Today is six years ago (to the day – 24/11/2012) since my dad passed away. I can’t even say if the time has passed slowly or quickly. It’s just passed. And the pain actually has got worse over time. For me, this article is my way of remembering him and saying thank you. Because I never really did when he was here.
I make no apologies that every year this goes on our website and that I put it out on social media: I’m proud to have had him as my father. I won’t ever hide that.
The old man has six grandchildren (who he did get to see whilst alive), and he’d have been in his element watching them growing up, but sometimes that’s not to be, is it?
Every now and then, I look over to block 23 at the bet365 Stadium to where we sat. I probably should look over there a bit more often, to be honest. And sometimes I drive past where the Michelin Athletic Club used to stand, The Gardeners Retreat, and down Campbell road – and remember some of the best times of my life: going to watch Stoke with dad.
As soon as I got back from the ground, six years ago on that day, after our home game against Fulham, I remember getting a phone call from my aunty telling me that my dad had had a heart attack. He’d sadly left us by the time I got to his bed side. I wrote these words a few hours later. These will always be my final words that I never really got to say…….
“Unlike most football fans, I can’t really remember my first Stoke game. My first clear memories of watching us were against Middlesbrough at Vale Park and then having a season ticket in 1977 in the Butler Street Stand. Relegation, inevitably, soon followed.
So, basically, I was introduced to the Potters after a visit to our rivals ground and then being forced to sit in probably the only roofless stand in Britain at that time, and watch us go down……….But am I grateful that my old man grasped my 8 year old hand all those years ago and walked me to those turnstiles? What a daft, rhetorical question, eh?
Fathers are all too often the Nigel Gleghorn (or Glenn Whelan in new money) of families – they do lots of unseen work that always needs doing; they rarely get the adoration they deserve; often steering the ship in the right direction; they have a quiet, unassuming style all of their own, and rarely let anyone down.
That was Peter William Bunn. And I will always now have the stomach-churning task of writing about him in a different tense.
Because dad sadly passed away on 24th November 2012, just an hour after watching the club he worshiped beat Fulham 1-0 at the Britannia Stadium. That he did so at exactly 5.59pm, just as Praise and Grumble was finishing, isn’t just ironic, it’s fate. Talking about Stoke City was one of life’s joys for dad. He also loved listening to the post-match Radio Stoke show.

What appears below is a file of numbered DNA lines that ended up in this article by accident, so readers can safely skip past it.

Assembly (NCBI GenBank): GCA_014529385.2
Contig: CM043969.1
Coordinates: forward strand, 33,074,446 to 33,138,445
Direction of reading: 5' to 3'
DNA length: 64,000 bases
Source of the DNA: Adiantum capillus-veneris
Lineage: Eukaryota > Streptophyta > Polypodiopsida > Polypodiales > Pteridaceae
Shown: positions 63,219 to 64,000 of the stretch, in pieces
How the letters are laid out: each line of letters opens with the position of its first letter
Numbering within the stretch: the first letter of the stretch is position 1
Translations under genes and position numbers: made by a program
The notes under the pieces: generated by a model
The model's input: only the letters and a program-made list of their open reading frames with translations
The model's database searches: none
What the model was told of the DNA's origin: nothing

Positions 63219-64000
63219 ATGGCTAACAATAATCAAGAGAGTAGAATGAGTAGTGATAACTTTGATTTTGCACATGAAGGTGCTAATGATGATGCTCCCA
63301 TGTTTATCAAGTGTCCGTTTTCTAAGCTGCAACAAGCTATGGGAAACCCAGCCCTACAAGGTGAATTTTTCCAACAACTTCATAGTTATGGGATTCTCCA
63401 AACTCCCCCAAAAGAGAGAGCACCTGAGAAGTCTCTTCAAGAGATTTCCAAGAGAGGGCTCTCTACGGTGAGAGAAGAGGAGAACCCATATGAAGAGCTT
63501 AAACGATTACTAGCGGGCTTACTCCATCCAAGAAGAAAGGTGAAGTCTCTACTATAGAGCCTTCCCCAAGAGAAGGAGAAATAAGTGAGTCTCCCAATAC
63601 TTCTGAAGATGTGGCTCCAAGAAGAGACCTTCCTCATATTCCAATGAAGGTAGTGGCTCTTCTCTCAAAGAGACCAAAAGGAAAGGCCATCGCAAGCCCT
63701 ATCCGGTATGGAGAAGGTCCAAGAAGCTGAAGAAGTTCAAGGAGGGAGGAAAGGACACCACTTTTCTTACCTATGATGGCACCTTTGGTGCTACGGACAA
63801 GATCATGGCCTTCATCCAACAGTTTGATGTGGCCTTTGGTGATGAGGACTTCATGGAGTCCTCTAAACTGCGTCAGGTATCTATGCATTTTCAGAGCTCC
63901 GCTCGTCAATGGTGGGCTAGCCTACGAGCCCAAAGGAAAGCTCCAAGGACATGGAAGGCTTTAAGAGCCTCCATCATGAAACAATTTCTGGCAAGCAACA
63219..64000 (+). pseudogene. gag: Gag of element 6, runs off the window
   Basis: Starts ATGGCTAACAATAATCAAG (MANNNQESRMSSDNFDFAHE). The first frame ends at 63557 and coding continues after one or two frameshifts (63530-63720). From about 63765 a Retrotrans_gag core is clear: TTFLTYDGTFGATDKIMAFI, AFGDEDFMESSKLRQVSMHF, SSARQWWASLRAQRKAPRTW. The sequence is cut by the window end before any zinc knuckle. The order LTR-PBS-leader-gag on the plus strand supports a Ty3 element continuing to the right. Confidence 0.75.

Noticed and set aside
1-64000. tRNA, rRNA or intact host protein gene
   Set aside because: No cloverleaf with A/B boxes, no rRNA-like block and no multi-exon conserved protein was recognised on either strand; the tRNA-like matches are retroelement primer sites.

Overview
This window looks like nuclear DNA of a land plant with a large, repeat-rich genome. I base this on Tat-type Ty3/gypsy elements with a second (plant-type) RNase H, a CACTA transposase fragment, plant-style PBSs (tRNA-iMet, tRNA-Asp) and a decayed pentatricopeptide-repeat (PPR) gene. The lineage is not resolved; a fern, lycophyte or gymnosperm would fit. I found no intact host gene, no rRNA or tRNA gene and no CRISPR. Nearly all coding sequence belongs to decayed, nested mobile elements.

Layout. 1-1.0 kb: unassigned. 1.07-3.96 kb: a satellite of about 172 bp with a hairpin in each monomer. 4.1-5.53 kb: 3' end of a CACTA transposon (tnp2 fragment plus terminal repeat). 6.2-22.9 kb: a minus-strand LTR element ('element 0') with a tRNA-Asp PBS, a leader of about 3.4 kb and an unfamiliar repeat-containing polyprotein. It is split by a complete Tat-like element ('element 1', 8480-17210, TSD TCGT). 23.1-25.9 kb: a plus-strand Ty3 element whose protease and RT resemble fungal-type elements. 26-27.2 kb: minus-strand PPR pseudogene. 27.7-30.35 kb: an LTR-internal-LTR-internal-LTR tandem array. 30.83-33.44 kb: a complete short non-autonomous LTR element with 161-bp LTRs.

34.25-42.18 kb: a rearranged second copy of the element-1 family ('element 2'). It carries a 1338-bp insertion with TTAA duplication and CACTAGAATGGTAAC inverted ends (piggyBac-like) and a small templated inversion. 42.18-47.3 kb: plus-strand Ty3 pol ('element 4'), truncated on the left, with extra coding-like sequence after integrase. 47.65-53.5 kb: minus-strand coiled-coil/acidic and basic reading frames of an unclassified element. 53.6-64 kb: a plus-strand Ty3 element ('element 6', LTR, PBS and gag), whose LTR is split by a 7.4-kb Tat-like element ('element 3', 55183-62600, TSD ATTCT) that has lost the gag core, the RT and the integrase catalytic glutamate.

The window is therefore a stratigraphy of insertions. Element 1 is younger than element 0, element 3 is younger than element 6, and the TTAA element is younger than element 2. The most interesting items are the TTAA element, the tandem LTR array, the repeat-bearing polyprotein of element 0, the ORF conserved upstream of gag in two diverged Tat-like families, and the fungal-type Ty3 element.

It’s also fate, not irony, that he was aged 72 when he died. It simply couldn’t be any other number, could it?
Add onto the fact that he went quickly, and relatively painlessly, to sleep on the shoulder of his very best mate, Terry (my uncle, who was driving at the time), and that they were within a Greenhoff volley or Sir Stan mazy dribble of the Victoria Ground, simply makes me smile and actually think that if Carlsberg did ways to pass away……
Perhaps I’m looking for fate when there’s simply none there?
But whilst football is never ever “more than life or death”, it gives me huge comfort that dad passed away on such a seamlessly brilliant Stoke City Saturday afternoon.
The analogy with Nigel Gleghorn was given careful thought. He was a player my father admired – a flashback to players who loved their football, with a wand of a left foot, and one who always seemed grateful to be playing the working man’s ballet and to be playing for Stoke City. He also scored a most memorable goal in front of me and my father – no, not our second at Vale Park or against Plymouth at the Victoria Ground to seal the deal on promotion in 1993.
It involved another Victoria – this time it was Victoria Park, the home of Hartlepool United. It’s one of my favourite awaydays of all time and dad can be vividly, easily seen on the telly on Central Sport a day or two later– to the right of the goal, jumping up and down as the 90th minute corner came in, not in anticipation of Gleghorn’s late winner, but because his bladder was about to explode thanks to his pre-match refreshments, after an unbelievable Usain Bolt-like sprint from coach to public house at 2.25pm!
It had to be in that 92/93 season, didn’t it? So many great memories, so many days when me, dad, Terry, Brad, Owen, Andy, Tim and a few others I can’t remember right now, would descend on football grounds the country over, watching Lou Macari’s team.
That day, for some reason, it was just me and dad. The 20th December 1992……..a dad and his son celebrating their team’s last minute winner, together, on the road to promotion, stood on an open terrace. Just before Christmas. Heaven.
No-one was prouder of Stoke City or Stoke-on-Trent than Peter William Bunn. When on holiday he’d nearly always be spotted in a Stoke sweatshirt or t-shirt, it was like a privilege, a badge of honour for him to wear it. He saw it as almost ‘representing’ his city and club in foreign climes. The Cultural Attaché for Sneyd Green, I suppose.
His love of all things Stoke was amazing. I vividly remember Wembley in 2000, and after beating Bristol City 2-1 in the final, we giddily went back to Harrow-on-the-Hill where our buses were parked.
We went into a huge pub, full of Arsenal fans watching their team’s live game at Leeds. As we flooded into the pub – high on winning a trophy, no matter how small – we were given the usual “small club, northern idiots” jibes from the deluded, self-admiring, self-loving Gunners, looking right down their noses as we entered.
Half an hour later, as the coaches were due to leave on the journey back to The Potteries. Dad had had enough.
“Sorry, but I’m not letting them run Stoke down. Back me up, lads”, he announced.
Then, as the assembled Stokies prepared to depart, and at the tender age of 60, he stood, arms outstretched, perched on a chair, and shushed the pub before leading a huge, proud ‘Delilah’ that finally shut those of an Arsenal persuasion firmly up.